Squirrels have the system down pat: hunt; find; save; leave; return; find; eat. By hoarding the bounties of autumn, they prepare for the hardships of winter. This ritual ensures that there is enough to eat when food is naturally scarce. It is a ritual of survival.
Developing a brainstorming habit that follows this trajectory can provide writers with similar results. When our minds are alert to the acorns of inspiration––and we have a good system for saving those acorns––we can build up a surplus. This secret stash of great ideas can keep the pilot light of inspiration going and get us through even the harshest winters of creative dormancy.
I record my “acorns” on 3” x 5” index cards, which I have on and around me at all times. They’re in my purse, in my car, in my dog-walking shoulder bag, on my desk and next to my bed. That way, when inspiration strikes, I can get it down fast and then move on with whatever I’m doing. In this way, I’ve trained my mind that its creative ideas are welcome. And I’ve trained myself to put them to good use.
I enter the acorns into a document in my computer titled––you guessed it––“acorns.” It’s divided by categories: Blog topics, essay ideas, article headlines, poetry phrases, etc. This makes it easy for me to keep track of my ideas and find them when I need them. I have a friend who saves and categorizes her index cards themselves in a large recipe box. Kim Stafford, from whom I learned this fabulous acorn metaphor, carries a beautiful, hand-made notebook in his pocket at all times; he records his acorns there.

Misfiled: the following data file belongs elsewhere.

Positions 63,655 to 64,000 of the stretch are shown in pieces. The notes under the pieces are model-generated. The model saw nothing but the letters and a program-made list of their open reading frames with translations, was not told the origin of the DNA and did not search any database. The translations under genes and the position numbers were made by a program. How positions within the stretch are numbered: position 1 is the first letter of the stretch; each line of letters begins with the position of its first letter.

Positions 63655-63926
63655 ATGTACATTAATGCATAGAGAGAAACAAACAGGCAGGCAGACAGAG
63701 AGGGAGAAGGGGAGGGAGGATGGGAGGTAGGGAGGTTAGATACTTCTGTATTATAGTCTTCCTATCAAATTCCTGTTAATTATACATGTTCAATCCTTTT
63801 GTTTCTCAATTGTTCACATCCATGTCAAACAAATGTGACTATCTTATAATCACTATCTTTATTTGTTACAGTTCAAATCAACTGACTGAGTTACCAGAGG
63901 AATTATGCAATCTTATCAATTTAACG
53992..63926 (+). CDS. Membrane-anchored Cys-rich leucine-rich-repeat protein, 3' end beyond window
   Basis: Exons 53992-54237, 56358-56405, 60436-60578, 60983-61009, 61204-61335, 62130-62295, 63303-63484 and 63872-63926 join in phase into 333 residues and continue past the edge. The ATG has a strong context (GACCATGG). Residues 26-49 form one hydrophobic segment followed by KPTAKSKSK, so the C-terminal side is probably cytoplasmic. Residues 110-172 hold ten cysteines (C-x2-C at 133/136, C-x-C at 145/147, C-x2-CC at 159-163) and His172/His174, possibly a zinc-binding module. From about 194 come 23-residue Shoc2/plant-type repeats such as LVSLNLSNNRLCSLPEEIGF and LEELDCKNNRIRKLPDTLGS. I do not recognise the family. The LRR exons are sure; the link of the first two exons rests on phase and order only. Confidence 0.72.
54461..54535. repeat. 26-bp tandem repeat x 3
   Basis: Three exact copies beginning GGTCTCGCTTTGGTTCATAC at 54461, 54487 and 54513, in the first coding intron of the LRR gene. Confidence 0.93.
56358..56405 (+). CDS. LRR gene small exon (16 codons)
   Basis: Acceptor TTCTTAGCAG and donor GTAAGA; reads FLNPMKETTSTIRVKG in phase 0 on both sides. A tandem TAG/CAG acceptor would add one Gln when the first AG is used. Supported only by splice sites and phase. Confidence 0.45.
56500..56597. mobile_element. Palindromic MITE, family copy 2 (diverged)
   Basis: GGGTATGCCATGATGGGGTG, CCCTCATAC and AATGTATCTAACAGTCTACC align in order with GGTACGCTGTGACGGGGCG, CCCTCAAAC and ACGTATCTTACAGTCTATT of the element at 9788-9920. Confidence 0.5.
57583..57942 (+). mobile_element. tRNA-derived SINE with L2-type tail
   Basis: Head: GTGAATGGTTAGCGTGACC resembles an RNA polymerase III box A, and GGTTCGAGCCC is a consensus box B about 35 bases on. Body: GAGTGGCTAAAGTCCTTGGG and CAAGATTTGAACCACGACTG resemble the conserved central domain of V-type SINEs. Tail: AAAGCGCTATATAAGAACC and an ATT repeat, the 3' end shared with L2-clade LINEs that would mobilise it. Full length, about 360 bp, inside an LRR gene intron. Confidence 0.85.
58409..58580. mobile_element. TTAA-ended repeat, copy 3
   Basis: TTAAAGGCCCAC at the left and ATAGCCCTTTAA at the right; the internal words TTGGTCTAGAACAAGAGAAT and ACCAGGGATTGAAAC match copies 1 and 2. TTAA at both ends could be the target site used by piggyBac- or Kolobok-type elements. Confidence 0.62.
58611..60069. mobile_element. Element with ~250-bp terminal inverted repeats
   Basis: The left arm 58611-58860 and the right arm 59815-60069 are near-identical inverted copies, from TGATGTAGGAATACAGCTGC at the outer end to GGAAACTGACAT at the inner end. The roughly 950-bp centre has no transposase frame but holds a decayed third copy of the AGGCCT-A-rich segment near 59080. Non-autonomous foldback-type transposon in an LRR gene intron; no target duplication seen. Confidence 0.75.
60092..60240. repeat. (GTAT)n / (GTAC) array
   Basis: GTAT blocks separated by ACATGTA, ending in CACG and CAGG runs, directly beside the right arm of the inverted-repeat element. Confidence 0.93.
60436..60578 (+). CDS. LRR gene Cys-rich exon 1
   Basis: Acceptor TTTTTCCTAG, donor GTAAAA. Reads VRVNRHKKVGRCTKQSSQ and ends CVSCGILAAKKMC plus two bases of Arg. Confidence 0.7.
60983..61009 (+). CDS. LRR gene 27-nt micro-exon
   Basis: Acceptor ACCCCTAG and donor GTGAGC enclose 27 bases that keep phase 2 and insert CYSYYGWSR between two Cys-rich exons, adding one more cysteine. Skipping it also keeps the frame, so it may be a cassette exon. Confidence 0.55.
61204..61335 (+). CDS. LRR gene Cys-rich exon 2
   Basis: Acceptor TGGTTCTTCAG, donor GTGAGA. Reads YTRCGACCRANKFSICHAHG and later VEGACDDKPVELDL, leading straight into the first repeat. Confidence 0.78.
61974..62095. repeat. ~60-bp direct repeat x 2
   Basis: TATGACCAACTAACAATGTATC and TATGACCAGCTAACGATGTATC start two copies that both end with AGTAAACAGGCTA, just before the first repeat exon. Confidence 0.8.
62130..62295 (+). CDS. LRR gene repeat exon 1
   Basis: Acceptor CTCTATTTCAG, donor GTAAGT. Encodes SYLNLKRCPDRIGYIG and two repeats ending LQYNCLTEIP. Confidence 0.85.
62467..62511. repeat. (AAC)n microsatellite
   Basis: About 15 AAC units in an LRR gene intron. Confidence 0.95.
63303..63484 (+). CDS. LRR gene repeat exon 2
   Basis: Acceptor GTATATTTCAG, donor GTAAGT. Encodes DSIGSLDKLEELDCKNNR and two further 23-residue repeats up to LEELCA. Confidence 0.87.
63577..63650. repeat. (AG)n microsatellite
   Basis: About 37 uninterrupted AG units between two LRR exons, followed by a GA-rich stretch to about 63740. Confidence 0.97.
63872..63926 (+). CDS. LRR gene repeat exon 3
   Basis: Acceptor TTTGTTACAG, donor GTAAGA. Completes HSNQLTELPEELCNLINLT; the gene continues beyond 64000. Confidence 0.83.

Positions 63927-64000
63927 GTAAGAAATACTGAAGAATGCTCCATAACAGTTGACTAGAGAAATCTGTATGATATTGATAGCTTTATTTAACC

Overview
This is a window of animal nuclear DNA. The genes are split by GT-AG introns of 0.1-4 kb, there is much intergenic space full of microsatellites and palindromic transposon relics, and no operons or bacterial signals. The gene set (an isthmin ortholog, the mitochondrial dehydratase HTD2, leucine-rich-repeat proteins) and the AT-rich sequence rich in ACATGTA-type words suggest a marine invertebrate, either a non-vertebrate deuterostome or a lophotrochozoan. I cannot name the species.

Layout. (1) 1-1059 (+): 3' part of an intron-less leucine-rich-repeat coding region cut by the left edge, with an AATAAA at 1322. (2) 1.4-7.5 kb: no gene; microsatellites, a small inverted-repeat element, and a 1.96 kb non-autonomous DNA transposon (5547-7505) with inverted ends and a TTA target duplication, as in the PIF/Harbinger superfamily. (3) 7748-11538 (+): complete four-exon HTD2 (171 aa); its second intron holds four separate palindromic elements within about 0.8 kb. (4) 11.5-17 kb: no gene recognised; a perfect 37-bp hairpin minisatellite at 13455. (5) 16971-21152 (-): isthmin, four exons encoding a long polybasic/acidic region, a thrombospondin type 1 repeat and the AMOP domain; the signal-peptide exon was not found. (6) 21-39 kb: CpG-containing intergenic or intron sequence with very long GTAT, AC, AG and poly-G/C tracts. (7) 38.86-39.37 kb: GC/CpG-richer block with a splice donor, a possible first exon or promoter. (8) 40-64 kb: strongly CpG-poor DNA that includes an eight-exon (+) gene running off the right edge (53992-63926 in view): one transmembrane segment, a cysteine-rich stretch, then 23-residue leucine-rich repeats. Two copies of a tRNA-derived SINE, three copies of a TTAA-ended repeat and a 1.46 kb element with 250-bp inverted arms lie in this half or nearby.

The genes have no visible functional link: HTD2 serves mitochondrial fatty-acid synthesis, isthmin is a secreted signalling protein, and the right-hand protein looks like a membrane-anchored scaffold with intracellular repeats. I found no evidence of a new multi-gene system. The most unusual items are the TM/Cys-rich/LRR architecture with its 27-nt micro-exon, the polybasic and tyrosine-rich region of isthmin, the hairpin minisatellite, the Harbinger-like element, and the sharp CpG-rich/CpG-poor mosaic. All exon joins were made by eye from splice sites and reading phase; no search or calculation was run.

If you start experimenting with acorns, you’ll find a system of recording and retrieving your ideas that works for you. You may be surprised at how much inspiration your mind serves up once it knows that you’re paying attention.
Sage Cohen is the author of Writing the Life Poetic, a creative companion for poets forthcoming from Writer’s Digest Books, and the poetry collection Like the Heart, the World. Her poetry and essays appear in journals and anthologies including Oregon Literary Review, Cup of Comfort for Writers, Greater Good and VoiceCatcher. In 2006, she won first prize in the Ghost Road Press annual poetry contest. Sage holds an MA in creative writing from New York University where she was awarded a New York Times Foundation fellowship. For organizations including Writers on the Rise and Willamette Writers, Sage teaches poetry writing and publishing workshops. Visit Sage at www.sagesaidso.com.